The RIAA is lowering its horns and taking the .music initiative head-on. Even though the .music domain extension hasn't seen the light of day yet, the RIAA is already challenging ICANN to ensure that, if approved, this top-level domain won't be used to encourage music piracy. The RIAA would like to work closely with ICANN and others to "ensure that best practices are developed and used to ensure this type of malicious behavior does not occur."
As you may know, entrepreneur Constantine Roussos has championed the .music initiative for years. What does he have to say about this? "Unfortunately copyright infringement and cybersquatting is a reality, especially in the music space," Roussos commented. "Malicious conduct is of primary concern here."
He says that the RIAA has brought up "legitimate points that we echo in regards to malicious conduct, accountability, and transparency." In other words, Roussos sees RIAA's side in this ordeal and understands their fears. But, as the RIAA is known for, they sign-off their warning shot to ICANN on a rather unpleasant note:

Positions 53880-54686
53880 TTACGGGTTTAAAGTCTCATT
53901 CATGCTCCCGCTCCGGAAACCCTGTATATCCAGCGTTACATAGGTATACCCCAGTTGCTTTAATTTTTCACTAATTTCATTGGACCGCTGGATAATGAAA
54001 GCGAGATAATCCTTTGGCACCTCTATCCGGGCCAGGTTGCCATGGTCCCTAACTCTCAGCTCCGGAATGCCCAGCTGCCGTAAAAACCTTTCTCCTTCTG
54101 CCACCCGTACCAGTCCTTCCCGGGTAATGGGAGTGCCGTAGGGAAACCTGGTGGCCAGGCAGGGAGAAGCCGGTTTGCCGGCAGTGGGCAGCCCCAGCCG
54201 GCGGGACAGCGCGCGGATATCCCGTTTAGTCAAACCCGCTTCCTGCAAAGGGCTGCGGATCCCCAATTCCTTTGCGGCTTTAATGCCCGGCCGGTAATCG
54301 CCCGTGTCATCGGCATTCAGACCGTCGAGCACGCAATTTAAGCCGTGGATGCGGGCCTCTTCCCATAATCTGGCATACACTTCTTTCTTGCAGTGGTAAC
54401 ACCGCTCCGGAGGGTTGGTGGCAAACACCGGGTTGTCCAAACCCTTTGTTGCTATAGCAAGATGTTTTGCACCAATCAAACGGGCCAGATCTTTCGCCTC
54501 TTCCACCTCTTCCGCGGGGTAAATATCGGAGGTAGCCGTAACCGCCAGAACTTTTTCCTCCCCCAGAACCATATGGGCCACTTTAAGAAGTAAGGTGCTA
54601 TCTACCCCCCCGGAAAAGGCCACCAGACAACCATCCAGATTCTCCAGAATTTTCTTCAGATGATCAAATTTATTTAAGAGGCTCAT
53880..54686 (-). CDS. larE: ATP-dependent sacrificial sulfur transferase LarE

"We strongly urge you to take these concerns seriously… we prefer a practical solution to these issues, and hope to avoid the need to escalate the issue further."
This barely veiled threat comes by way of RIAA deputy general counsel Victoria Sheckler. Referencing the "massive copyright infringement battle" they've fought in the years, she says their fear is justified. The RIAA isn't taking any chances.
As many will point out, while websites like freeprincesongs.music is a real concern, .music domain or no domain, music piracy will march on regardless.